The hail and lightning have stopped and the trail of smoke is slowing from a small wildfire burning on the mountainside just above Lake Tahoe.
Kristie Connolly and Todd Kincaid are sitting on a sand dune with their legs propped up on a boulder in late July, sipping wine and nibbling on chunks of turkey while they wait for the 31st annual Lake Tahoe Shakespeare Festival to begin.
"It's our first time," said Connolly, who made the 45-minute drive from Reno up the Mount Rose Highway in a heavy thunderstorm to the natural amphitheater on the banks of Tahoe's azure waters.
"It's really awesome up here," Kincaid said as he gazed across the Sierra lake at an elevation of 6,229 feet.
With Tahoe's northeast shore averaging only 8 inches of rain a year, compared with 18 feet of snow, organizers boast that the annual summer performances never have been rained out. (The first formal rain-out came a few days later.)
But Darolyn Skelton, the festival's executive director, seems a bit nervous on this July night when numerous travel writers have been invited from out of town. She insists she's not worried about the audience bailing out.
"Rain crowds are die-hards," she said.
"But we're having a power issue right now," she confides 20 minutes before the 7:30 p.m. showtime for "The Merry Wives of Windsor."
By 7:42 p.m., with no electricity in sight, festival board director Vicki McGowen announces they'll begin the first act without lights or the sound system.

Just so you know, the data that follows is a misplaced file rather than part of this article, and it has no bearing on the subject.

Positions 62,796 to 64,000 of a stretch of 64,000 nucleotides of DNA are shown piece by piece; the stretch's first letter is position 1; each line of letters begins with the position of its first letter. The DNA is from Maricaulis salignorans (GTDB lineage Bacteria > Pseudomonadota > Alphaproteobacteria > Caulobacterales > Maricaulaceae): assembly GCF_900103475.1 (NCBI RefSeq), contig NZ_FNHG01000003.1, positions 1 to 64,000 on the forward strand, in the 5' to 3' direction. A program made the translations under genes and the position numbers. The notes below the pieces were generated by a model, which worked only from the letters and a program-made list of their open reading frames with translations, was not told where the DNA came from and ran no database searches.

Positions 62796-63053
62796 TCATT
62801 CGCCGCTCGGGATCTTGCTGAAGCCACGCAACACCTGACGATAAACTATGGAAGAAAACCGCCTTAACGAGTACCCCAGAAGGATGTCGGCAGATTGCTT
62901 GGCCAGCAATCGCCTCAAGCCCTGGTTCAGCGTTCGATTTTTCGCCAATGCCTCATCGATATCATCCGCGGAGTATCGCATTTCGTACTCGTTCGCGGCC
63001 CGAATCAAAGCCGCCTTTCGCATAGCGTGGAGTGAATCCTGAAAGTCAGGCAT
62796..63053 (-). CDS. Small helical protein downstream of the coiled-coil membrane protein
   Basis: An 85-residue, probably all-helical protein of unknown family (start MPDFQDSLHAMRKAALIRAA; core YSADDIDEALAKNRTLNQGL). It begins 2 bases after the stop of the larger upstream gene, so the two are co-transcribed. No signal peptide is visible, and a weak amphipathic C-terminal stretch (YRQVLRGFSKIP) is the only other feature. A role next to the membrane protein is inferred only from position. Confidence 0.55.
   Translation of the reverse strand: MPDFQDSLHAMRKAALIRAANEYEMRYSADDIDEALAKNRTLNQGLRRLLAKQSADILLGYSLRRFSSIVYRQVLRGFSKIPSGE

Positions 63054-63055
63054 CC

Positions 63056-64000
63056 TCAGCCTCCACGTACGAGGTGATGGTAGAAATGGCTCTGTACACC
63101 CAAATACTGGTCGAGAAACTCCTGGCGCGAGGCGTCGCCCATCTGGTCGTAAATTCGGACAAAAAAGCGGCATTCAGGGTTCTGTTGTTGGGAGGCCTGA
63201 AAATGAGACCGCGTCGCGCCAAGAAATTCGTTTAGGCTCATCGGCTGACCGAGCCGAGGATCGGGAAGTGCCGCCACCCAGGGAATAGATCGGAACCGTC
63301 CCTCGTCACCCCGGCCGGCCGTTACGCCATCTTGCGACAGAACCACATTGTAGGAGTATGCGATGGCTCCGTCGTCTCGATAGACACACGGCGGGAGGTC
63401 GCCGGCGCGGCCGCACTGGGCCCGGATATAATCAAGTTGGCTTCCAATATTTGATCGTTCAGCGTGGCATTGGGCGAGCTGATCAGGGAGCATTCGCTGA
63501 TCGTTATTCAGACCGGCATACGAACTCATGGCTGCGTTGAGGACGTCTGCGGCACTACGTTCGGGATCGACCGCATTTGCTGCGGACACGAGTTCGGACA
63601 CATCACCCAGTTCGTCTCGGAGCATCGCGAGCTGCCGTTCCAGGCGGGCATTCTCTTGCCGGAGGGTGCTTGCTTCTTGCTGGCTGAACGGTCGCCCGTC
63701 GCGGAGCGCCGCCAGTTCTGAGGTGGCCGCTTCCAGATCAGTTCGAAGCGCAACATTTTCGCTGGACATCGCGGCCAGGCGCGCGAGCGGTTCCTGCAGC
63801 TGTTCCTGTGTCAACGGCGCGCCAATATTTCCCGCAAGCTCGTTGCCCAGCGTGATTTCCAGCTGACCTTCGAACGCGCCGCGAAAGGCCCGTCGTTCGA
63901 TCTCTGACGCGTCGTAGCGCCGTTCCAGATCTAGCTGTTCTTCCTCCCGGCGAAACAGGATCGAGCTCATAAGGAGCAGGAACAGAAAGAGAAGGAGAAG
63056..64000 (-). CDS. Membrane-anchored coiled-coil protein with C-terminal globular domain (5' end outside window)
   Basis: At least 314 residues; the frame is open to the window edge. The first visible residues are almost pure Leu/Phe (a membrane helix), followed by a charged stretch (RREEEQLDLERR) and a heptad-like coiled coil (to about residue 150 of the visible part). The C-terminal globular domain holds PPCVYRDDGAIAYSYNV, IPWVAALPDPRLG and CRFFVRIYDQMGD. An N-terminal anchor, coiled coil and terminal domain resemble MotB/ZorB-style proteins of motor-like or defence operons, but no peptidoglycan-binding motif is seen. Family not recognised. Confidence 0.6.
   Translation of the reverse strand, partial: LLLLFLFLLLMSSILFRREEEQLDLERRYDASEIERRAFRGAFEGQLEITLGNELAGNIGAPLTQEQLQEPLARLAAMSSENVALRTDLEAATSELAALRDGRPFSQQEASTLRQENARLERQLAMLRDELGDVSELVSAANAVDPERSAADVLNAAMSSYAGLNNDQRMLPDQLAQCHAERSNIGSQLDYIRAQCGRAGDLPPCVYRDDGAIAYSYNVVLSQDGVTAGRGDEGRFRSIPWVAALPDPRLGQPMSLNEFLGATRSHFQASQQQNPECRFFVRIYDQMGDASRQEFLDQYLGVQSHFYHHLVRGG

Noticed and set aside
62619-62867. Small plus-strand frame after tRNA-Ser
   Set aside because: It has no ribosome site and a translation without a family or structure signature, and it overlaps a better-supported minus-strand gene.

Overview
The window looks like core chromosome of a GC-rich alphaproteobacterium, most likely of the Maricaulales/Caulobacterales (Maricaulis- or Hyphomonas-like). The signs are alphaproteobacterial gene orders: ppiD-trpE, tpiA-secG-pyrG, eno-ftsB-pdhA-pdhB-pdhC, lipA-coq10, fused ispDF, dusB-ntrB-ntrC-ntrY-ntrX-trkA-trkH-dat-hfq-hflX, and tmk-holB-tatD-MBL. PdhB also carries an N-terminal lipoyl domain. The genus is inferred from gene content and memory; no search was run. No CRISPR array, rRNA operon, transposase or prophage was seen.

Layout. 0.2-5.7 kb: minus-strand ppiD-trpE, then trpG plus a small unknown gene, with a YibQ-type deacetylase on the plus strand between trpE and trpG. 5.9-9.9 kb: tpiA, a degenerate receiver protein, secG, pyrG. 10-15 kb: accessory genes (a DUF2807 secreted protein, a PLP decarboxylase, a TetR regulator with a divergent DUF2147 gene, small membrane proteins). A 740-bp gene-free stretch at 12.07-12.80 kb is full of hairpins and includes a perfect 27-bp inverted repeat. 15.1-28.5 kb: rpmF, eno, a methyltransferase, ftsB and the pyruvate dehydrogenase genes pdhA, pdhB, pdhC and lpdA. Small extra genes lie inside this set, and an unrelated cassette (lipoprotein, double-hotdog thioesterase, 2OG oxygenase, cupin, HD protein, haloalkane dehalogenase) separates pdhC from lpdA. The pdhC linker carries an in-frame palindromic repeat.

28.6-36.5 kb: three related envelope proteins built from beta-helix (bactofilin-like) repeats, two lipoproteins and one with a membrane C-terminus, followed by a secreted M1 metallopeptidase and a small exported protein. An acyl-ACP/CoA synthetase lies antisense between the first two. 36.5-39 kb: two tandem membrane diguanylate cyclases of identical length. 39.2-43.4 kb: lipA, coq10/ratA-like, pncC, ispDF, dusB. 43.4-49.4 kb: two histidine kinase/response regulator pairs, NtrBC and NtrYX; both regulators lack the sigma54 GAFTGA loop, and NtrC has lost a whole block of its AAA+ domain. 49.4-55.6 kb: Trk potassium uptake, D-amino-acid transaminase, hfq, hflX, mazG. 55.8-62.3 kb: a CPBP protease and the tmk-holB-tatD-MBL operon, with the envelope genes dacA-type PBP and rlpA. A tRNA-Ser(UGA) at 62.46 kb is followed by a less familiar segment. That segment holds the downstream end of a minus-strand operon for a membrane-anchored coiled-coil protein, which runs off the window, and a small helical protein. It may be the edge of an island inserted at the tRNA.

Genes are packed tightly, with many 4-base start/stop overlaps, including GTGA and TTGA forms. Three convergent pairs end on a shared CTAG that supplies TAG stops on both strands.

"We have no power. However, in the 16th century, they had no power," she shouts.
At 7:45 p.m., a champagne cork pops in the audience as the cast from the Foothill Theater Company of Nevada City, Calif., takes the stage in Civil War dress for this year's rendition of the "Merry Wives," set in postwar Windsor, N.C.
The crowd is dressed in polo shirts, khaki slacks, T-shirts, sweaters, shorts and baseball caps. Several who came early to save seats are in yellow rain ponchos and some of the kids are still in swimsuits.
By 8:15 p.m., the lights are back on and the microphones are again broadcasting the unusual concoction of Old English with a Southern drawl.
Darrow Brown didn't have any trouble understanding it. A schoolteacher who lives in nearby Incline Village, she has become a regular since she moved to the area two years ago from Raleigh, N.C.
Last year's attendance totaled 27,000 for 32 performances, an average of 850 per show. This year there are 34 performances running Tuesday-Sunday through Aug. 24.
John Kimberlin, who works for the Washoe County sheriff's office, started coming for the picnics four or five years ago and now has taken a liking to the Bard.
"The first year I didn't understand what they were talking about with all the `thou shalts' and the `haths.' But after a few years, I started to get it," he said.